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Ms. Brockovich did not have a paralegal education. What skills did she have to develop and hone on her own without the formal education? Erin Brockovich, had no formal skills whatsoever. She had to develop professional skills, she had to learn how to dress, how to present herself in a professional manner, and how to not be so vulgar when speaking.
Which jobs or what aspects of her education do you think assisted her in developing these skills? Being that Erin was savvy enough to get a job at a law firm as a filing clerk. She opened the door for herself, to be able to hone in on her analytical legal skills. Also, her job presented her with the opportunity to read documents carefully so that she could better learn her job. Furthermore, Erin was already set up with the right skills to succeed she just needed this opportunity to utilize those skills and make them better.
The case Brockovich worked on did not start out as a tort case.
What did the medical records have to do with the real estate transaction? The residents of Hinkley became aware of the dangers of the chemical chromium 6. Erin Brockovich exposed a connection between real estate documents and medical records. The real estate documents showed PG&E’s purchase of multiple pieces of Hinkley property. Further, there was evidence that 75% of the houses and buildings that PG&E bought were destroyed due to the company’s response to vandalism. These records caught Brockovich’s attention due to the fact that they were filed with medical records indicating respiratory problems experienced by Hinkley residents. Brockovich believed that PG&E was covering up some sort of contamination by buying and destroying the properties. Upon further investigation, she discovered additional documents that exposed that on December 7, 1987 officials from PG&E advised the State of California they had detected levels of hexavalent chromium (chrome 6) in a groundwater monitoring well north of the compressor station’s waste water ponds. The levels were ten times greater than the maximum amount allowed by law.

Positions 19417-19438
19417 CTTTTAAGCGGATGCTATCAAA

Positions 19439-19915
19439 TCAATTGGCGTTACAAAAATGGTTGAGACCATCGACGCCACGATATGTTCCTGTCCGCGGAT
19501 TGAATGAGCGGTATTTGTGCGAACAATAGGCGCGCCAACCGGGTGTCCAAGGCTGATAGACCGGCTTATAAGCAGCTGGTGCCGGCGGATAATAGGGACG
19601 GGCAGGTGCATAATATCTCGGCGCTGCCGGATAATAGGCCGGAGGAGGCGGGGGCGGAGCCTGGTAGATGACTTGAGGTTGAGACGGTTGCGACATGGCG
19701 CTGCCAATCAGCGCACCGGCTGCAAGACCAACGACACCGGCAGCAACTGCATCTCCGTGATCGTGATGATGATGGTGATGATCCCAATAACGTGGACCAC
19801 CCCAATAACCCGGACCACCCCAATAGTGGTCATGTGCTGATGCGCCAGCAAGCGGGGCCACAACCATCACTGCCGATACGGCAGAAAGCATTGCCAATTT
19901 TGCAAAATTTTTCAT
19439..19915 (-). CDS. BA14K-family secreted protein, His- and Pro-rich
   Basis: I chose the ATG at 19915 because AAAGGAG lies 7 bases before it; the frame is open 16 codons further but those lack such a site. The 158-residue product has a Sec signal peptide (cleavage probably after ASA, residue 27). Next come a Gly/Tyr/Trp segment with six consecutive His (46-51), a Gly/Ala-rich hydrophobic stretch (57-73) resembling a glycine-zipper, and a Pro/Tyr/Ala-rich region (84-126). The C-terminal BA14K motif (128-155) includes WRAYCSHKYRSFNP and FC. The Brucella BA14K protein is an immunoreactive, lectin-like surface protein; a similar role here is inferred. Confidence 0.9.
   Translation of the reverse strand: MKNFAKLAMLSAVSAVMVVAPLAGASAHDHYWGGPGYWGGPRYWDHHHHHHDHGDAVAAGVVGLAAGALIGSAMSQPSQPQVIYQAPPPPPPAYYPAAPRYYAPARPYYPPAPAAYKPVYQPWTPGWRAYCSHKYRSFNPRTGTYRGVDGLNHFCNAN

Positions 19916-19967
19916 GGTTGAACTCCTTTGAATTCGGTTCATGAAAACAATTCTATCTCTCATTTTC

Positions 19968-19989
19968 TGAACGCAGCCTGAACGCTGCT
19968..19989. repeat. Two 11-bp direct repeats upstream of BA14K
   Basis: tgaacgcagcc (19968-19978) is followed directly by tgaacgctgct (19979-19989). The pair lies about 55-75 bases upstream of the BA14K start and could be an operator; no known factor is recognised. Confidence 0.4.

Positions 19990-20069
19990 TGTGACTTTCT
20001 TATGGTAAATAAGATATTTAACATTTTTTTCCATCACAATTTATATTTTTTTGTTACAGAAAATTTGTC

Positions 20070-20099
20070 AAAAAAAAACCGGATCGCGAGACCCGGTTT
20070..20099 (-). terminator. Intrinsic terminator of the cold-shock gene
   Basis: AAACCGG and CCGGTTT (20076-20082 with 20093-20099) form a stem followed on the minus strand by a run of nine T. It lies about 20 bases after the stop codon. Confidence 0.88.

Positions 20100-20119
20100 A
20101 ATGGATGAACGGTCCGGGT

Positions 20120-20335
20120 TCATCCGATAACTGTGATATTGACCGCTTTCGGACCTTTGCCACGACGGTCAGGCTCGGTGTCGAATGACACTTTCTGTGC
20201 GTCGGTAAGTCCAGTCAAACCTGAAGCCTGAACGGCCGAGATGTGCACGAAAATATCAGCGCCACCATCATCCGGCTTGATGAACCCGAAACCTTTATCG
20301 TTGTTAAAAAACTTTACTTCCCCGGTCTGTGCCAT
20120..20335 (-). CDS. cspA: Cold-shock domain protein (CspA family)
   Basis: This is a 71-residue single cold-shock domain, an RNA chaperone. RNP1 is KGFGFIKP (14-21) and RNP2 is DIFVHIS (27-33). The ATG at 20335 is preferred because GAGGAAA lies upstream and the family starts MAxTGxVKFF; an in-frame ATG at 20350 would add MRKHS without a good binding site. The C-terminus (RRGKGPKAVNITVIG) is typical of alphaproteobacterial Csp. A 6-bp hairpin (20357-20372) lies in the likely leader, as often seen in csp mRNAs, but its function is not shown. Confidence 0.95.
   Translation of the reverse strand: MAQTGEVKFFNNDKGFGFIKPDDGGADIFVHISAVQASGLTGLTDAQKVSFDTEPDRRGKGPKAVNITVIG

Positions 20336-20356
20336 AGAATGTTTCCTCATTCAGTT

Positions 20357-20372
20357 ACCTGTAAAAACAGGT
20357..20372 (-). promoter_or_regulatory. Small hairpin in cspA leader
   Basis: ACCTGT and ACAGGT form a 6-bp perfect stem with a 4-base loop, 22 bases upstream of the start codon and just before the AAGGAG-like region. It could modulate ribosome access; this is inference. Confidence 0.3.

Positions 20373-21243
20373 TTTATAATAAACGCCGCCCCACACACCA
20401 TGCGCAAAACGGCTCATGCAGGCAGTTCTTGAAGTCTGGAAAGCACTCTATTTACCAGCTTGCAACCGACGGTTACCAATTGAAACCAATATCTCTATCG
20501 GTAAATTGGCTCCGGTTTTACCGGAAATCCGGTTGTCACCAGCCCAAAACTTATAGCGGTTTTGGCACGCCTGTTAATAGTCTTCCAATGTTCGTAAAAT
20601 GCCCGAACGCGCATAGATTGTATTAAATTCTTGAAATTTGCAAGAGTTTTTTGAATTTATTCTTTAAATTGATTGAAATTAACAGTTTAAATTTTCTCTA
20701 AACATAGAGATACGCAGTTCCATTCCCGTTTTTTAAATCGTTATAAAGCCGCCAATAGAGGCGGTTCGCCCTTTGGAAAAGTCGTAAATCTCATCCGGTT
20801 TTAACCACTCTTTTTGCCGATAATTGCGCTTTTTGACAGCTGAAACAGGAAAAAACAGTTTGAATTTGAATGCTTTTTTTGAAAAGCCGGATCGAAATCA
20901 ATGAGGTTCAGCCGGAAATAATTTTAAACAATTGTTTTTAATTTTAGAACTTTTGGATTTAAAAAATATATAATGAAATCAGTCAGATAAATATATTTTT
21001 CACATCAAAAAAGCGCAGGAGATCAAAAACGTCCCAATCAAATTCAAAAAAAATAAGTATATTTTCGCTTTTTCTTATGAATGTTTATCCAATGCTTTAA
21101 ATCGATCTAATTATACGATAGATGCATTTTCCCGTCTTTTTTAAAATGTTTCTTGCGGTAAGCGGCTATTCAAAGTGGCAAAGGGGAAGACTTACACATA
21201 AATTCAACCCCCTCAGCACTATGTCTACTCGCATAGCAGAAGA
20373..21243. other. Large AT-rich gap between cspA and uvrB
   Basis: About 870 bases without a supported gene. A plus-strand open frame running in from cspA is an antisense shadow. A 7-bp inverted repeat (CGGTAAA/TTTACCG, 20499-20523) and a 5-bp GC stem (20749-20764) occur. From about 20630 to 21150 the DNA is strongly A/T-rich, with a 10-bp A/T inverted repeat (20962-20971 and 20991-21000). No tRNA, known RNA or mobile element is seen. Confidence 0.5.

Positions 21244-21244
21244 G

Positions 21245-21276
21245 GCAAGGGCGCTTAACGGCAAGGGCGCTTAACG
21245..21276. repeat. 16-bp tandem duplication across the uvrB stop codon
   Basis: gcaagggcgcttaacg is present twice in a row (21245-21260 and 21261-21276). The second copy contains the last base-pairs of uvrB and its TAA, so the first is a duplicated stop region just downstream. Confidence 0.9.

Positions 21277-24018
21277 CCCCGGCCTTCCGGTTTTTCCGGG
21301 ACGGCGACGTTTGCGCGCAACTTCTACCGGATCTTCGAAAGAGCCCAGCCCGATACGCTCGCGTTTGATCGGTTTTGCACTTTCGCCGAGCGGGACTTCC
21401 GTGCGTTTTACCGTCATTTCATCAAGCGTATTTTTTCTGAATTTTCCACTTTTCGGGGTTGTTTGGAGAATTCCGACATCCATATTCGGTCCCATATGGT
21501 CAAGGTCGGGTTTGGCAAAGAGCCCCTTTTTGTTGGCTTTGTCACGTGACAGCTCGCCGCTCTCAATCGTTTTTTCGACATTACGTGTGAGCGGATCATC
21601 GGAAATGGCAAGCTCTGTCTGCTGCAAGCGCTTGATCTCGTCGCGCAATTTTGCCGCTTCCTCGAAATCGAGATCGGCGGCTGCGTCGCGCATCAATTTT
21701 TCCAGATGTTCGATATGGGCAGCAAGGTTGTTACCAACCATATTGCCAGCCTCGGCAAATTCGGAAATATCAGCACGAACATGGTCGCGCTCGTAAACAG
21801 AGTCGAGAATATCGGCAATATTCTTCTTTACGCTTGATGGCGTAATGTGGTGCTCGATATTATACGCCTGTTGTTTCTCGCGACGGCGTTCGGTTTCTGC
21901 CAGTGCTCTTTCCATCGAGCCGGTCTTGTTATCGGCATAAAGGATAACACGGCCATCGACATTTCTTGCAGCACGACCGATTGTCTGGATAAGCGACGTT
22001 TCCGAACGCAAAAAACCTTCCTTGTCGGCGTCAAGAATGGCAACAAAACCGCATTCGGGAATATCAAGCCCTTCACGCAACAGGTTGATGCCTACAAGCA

PG&E further attempted to corrupt the evidence against them by distorting a previous medical study on chromium 6’s carcinogenic effects in order to divert their responsibility for what happened to the victims. In their attempt to manipulate evidence PG&E persuaded a respected Chinese scientist to participate in an update of his 1987 study that found a link between chromium-contaminated water in rural China and an increase in villagers’ cancer rates (Smith 2006). In the new study paid for by PG&E environmental consultants wrote the article rather than the scientist that performed the study. The study found that there was no link between increased rates of cancer and chromium IV poisoning. The results were questionable not only because it was paid for and the scientist who completed the research did not write it but also because incorrect epidemiological terms were used and the researcher’s name was misspelled multiple times.
How did it evolve into a tort case and what type of tort case was this? Due to the fact that this case involved injury by toxic waste it evolved into a toxic waste tort case.